Until a few weeks ago, Mr. Sundance was all the rage as the frontrunner for a film that is essentially a one-man show, All Is Lost. Playing an aging sailing enthusiast traveling the ocean alone, director J.C. Chandor puts Redford through his acting paces and he carries the whole movie, and the audience, through 107 tense minutes to its conclusion. Redford has won an honorary Oscar for his career, as well as for directing 1980’s Ordinary PeopleT.


As an actor he has been nominated only once for 1973’s The Sting, and not recognized for the greats All The President’s Men and Three Days of the Condor. A champion of film who built the Sundance Film Festival from nothing, he is beloved by all members of the Academy. In a year with so many amazing performances, he may not be at the head of the pack, largely because the film has not been widely seen, and he speaks very few lines during his time onscreen. Still, there’s no denying he is still as magnetic as ever. (In theaters now.)

Tom Hanks (Captain Phillips)
What would the Oscars be without a nomination for Tom Hanks? He’s come so very far from Bosom Buddies…Tom’s portrayal of a man trying to save his ship and his crew from pirates is on par with the work he always does. He is great. However, he is competing against himself in two ways: His former roles that have won him Oscars are more well-developed, and his portrayal as Walt Disney in Saving Mr. Banks is at least as good or better than this one.


He will get a nomination, but will not likely win against the other men in this category. When you win two Oscars back to back—Philadelphia (1993) and Forrest Gump (1994)— the Academy gets out their microscope. (In theaters now.)

Bruce Dern (Nebraska)
Ever the heavy, the weirdo, the criminal in films, Bruce Dern has been a mainstay character actor and lead since the ’70s when he was the go-to for that era’s new wave of auteur directors. Nominated, but not awarded for his great job as Captain Bob Hyde in 1978’s Coming Home, Dern has once again created an indelible character as Woody Grant in Alexander Payne’s Nebraska.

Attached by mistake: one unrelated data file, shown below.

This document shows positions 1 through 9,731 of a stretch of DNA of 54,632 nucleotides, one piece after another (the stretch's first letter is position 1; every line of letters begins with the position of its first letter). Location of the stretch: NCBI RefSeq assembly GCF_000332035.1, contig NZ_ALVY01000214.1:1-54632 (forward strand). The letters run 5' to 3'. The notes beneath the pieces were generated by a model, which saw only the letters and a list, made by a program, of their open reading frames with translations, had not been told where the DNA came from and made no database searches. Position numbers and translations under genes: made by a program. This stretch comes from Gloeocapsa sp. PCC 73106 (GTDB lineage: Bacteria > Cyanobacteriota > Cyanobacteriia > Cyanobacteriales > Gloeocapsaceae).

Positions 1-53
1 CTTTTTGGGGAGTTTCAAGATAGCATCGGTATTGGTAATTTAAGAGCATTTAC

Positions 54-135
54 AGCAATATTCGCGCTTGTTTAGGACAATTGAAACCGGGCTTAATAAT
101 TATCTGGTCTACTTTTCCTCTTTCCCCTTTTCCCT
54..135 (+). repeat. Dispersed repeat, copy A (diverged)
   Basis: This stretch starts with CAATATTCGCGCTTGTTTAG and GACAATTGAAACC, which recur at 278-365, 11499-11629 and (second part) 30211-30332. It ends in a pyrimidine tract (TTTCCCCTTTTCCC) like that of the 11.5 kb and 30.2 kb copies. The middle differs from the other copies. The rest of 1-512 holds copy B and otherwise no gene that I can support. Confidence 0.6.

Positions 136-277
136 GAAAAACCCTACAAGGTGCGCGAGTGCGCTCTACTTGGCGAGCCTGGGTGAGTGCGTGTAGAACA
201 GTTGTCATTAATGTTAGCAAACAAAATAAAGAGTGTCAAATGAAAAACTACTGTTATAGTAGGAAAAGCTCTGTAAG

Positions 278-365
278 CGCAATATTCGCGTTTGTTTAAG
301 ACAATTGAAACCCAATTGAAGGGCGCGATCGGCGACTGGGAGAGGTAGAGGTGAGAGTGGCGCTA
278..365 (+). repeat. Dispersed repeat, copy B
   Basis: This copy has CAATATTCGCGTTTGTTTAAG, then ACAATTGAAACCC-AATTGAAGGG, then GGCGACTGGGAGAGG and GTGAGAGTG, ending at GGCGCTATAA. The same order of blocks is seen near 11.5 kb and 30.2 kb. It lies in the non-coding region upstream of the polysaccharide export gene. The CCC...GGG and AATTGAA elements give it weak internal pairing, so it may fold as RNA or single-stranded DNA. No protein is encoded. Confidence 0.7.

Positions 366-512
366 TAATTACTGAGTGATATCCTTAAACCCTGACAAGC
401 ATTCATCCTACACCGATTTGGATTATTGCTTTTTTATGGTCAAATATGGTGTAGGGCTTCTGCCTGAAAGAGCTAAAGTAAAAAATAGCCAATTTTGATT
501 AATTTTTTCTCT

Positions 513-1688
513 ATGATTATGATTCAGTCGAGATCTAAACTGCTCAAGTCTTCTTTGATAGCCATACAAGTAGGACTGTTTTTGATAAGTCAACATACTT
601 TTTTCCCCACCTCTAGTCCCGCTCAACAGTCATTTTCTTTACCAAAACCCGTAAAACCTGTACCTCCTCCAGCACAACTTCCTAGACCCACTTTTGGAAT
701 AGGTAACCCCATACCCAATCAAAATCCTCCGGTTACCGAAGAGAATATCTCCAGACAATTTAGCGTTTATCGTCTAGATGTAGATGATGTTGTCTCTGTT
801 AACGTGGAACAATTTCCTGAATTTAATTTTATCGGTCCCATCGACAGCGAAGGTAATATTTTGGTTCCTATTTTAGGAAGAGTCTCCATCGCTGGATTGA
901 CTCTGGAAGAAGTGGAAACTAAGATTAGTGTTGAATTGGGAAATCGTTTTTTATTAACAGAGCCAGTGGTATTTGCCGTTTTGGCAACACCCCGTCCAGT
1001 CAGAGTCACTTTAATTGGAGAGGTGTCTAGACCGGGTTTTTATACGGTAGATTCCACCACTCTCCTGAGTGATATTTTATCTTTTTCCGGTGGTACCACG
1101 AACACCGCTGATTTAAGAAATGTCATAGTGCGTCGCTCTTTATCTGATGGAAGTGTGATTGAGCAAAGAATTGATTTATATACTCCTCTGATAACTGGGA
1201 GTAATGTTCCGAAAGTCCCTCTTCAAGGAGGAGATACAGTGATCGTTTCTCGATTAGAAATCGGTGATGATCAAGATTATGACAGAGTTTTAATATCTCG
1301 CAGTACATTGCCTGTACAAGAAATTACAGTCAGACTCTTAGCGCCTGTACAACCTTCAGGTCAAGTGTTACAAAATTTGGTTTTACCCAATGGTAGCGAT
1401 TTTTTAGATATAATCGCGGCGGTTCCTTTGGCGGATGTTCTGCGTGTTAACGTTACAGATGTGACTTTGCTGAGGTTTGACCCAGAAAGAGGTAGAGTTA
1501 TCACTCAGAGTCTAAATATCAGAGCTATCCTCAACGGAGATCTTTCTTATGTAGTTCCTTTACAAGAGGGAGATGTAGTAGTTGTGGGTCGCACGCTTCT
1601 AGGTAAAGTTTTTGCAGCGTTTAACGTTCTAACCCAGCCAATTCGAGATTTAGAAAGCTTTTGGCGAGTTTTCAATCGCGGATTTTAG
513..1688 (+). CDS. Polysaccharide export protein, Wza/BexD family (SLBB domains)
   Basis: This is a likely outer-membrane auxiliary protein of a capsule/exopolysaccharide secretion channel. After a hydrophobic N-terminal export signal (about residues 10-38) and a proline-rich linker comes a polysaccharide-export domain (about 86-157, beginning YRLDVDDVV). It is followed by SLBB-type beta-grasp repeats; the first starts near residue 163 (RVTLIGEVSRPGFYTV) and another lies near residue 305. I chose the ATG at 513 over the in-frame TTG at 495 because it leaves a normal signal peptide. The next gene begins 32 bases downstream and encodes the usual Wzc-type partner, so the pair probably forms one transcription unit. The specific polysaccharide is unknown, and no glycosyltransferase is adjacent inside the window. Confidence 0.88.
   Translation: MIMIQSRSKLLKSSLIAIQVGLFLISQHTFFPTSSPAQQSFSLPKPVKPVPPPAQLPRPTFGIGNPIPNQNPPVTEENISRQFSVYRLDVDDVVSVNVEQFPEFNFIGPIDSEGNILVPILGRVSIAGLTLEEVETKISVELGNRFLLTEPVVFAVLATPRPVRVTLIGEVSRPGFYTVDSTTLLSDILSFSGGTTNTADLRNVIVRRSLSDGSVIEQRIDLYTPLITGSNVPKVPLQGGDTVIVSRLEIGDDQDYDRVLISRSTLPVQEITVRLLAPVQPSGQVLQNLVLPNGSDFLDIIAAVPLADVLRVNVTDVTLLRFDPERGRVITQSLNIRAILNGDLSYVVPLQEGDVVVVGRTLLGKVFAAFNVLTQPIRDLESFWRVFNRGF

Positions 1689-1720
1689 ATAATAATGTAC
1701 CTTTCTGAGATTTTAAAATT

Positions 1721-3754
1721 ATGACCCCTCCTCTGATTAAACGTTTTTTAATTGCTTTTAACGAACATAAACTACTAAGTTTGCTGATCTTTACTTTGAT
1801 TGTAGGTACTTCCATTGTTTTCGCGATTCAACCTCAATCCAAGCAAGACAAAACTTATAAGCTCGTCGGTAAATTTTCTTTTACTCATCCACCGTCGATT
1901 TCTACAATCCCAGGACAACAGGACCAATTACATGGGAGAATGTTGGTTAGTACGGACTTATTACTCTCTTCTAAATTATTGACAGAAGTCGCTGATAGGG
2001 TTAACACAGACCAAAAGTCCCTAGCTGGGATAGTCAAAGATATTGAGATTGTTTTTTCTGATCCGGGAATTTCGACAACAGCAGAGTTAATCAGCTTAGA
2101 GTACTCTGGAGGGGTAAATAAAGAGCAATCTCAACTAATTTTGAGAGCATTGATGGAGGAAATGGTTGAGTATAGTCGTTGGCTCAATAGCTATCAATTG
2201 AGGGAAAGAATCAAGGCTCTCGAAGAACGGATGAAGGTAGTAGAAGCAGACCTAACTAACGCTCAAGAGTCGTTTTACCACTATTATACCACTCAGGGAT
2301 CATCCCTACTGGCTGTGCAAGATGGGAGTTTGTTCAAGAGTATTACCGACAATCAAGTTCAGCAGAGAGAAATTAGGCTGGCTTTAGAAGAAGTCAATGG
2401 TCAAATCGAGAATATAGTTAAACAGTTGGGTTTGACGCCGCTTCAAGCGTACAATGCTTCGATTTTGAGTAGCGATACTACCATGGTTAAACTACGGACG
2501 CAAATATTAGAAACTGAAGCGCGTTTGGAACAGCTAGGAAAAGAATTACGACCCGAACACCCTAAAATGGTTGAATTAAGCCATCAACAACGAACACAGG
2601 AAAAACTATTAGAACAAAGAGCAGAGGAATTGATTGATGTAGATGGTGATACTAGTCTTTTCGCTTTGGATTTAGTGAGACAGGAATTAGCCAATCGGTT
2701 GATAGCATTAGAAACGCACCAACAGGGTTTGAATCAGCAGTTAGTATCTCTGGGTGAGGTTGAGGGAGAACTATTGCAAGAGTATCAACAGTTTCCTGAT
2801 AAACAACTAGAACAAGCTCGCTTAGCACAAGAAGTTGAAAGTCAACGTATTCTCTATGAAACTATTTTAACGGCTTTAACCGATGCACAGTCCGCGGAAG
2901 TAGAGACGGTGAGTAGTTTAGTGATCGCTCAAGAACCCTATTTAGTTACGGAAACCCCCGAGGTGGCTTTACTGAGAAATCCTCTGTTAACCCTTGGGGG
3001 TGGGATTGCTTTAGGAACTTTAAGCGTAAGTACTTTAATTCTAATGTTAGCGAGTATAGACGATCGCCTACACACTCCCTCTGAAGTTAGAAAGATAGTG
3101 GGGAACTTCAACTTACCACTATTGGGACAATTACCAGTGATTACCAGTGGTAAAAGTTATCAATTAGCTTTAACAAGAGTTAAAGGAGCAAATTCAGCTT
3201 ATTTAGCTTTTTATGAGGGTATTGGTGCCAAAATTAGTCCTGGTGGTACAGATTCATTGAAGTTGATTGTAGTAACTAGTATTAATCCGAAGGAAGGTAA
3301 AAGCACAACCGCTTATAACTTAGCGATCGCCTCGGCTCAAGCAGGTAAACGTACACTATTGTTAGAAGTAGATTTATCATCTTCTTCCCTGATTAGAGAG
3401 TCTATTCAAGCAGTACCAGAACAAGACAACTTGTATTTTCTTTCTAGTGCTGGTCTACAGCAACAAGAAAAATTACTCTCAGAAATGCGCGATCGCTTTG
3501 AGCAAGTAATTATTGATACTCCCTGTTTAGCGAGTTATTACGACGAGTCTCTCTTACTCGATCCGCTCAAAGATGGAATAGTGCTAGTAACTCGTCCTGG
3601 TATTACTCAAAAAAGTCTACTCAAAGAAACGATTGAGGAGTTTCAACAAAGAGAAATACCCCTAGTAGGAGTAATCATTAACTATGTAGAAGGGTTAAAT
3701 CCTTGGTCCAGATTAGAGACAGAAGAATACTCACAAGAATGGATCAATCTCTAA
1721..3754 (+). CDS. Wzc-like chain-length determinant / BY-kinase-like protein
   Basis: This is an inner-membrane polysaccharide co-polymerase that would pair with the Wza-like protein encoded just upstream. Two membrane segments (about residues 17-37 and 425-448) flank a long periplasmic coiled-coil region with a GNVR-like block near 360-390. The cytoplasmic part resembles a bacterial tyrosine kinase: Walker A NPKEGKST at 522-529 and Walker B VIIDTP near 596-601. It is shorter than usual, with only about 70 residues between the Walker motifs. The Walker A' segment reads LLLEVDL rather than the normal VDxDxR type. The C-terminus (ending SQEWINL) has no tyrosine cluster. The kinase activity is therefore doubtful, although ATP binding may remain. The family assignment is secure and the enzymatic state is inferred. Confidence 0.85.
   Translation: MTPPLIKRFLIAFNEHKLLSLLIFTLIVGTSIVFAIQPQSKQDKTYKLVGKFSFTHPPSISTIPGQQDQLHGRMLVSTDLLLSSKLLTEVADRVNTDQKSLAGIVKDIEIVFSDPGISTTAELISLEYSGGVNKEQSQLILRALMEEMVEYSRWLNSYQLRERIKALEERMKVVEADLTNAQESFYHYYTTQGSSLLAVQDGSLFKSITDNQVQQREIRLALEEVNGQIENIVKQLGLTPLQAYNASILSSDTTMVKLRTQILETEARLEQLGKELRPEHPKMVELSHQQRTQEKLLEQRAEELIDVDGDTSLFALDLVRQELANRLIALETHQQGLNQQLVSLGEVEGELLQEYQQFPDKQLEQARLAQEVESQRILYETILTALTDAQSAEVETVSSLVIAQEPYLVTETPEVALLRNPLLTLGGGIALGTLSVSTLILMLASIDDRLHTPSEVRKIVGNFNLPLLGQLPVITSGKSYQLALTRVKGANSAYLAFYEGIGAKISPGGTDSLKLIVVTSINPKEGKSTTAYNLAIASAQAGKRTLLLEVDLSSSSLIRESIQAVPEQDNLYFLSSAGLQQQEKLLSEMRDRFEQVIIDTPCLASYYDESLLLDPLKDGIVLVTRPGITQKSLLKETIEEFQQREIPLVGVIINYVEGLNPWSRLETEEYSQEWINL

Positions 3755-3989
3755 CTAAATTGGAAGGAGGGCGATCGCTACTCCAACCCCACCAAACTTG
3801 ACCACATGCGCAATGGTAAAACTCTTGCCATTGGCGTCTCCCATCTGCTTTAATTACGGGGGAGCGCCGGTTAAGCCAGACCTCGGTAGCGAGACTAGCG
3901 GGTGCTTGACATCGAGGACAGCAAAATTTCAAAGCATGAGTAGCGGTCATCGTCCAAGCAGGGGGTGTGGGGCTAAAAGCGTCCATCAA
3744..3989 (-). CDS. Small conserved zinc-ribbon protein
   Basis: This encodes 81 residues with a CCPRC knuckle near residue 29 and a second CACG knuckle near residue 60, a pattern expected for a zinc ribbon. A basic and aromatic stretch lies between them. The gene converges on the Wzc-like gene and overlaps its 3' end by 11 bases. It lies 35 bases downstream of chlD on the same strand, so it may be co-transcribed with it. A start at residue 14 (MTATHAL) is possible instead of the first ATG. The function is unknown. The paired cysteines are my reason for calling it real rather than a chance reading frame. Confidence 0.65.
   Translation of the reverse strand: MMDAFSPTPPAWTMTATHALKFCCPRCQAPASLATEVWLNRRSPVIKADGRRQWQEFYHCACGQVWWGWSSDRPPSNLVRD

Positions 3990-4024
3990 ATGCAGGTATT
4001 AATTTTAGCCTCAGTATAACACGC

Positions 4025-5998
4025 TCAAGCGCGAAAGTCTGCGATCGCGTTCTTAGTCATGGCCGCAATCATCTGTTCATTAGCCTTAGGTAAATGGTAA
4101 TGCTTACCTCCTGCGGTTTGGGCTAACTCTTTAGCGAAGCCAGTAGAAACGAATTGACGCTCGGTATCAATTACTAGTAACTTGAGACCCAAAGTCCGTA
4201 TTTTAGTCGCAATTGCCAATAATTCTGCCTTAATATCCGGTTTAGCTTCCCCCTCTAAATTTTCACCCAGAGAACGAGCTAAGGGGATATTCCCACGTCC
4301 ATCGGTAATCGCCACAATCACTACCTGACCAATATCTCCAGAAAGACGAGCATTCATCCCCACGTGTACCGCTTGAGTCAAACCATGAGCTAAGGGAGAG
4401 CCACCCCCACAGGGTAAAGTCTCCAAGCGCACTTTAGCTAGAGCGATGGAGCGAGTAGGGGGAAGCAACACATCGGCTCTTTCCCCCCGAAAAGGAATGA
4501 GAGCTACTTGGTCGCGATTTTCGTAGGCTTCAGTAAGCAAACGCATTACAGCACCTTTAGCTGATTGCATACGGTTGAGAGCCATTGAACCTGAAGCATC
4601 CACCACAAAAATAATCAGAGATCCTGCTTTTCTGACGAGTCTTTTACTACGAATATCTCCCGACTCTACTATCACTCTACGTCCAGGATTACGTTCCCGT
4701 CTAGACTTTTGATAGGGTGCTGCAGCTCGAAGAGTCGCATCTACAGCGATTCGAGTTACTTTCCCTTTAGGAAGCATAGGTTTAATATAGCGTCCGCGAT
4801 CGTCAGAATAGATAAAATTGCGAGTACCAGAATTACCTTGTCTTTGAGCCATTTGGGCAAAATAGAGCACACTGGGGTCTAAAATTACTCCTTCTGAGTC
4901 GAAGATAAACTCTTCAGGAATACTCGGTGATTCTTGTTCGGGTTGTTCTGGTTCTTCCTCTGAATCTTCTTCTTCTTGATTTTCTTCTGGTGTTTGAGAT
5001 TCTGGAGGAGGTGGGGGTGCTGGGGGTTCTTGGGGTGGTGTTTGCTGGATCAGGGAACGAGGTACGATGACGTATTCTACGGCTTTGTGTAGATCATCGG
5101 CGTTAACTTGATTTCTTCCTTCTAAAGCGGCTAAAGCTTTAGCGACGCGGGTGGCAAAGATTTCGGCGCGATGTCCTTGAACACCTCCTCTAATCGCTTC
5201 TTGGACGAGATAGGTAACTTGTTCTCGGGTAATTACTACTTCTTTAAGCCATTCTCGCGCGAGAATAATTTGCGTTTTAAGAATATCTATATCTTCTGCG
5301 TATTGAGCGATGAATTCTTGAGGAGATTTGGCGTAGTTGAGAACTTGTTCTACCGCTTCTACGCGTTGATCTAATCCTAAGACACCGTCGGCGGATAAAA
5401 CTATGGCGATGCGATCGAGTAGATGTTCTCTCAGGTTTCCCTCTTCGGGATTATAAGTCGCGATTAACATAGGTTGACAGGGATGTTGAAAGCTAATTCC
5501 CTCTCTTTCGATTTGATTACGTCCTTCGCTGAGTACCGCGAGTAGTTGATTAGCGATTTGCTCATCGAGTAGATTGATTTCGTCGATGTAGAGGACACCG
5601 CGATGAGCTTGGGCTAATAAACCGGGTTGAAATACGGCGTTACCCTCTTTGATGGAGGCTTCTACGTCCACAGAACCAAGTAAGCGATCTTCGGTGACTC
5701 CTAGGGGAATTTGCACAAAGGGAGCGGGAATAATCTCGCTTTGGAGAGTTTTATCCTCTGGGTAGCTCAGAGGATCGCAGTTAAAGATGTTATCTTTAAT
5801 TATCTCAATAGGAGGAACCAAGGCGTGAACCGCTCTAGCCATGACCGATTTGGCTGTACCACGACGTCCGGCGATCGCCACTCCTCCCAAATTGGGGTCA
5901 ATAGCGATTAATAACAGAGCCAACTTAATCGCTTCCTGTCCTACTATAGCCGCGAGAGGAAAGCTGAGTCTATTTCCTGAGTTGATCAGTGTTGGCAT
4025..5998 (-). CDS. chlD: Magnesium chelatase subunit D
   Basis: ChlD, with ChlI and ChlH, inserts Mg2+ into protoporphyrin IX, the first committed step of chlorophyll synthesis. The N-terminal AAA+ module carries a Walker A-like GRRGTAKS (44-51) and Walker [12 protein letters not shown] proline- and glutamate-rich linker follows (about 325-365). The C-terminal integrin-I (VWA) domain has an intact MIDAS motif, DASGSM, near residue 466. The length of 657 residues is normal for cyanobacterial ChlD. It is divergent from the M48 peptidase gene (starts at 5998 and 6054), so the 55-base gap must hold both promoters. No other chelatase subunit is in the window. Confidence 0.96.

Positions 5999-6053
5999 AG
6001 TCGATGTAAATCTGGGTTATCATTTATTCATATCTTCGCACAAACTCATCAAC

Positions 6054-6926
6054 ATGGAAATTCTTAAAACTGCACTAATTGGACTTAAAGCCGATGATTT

A hard-headed old grumpus who believes he’s won millions, he bulldozes his son into a road trip to “collect the winnings.” This beautiful film captures with subtlety, deterioration, desperation and hope, in equal measure, and all in black and white. Dern may not win an Oscar, but he’s already won Best Actor at Cannes, and judging by his easygoing attitude at a recent film festival, he’s proud and happy already. (In theaters now.)

Oscar Isaac (Inside Llewyn Davis)
Currently residing in the “up and coming” file, Isaac, a Juilliard-trained actor heretofore known for his work in the movies Drive, The Borne Legacy and Robin Hood, he is about to become a member of the “A” list. The Coen brothers chose him to star in the title role of their new film about a ’60s folk singer down on his luck, and looking for a break.


Isaac sang and played all the songs live in the film, and played the angry, lonely, stubborn artist to perfection. In another year, he would have a lock on the win in this category, but at the very least, he will be nominated. How his chances shape up will depend on how the film does in theaters and how it is received by Oscar voters. One thing is sure, more great things are coming from this actor. (Opening wide Dec. 20.)

Joaquin Phoenix (Her)
Look up “quirky” in the dictionary, and you might find a picture of actor Joaquin Phoenix. That may be part of his charm or his undoing, depending on who you ask. In any case, there is no denying his acting talent. Nominated three times so far, for Gladiator (2000), Walk the Line (2005) and The Master (2012), it is only a matter of time before he walks away with the statue.


Her, the newest from director/writer Spike Jonze, is about a lonely man who falls in love with his OS system computer, voiced by Scarlett Johansson. It may seem like a little story, but it is getting all kinds of buzz, and has already mopped up awards for Best Film and Director from the National Board of Review. The movie and Phoenix could gain last-minute momentum. (Opening wide Dec. 25.)

Anyone who has seen or sees these movies, by all means weigh in about your favorites and who you’d like to see nominated or win the Best Actor Oscar this year.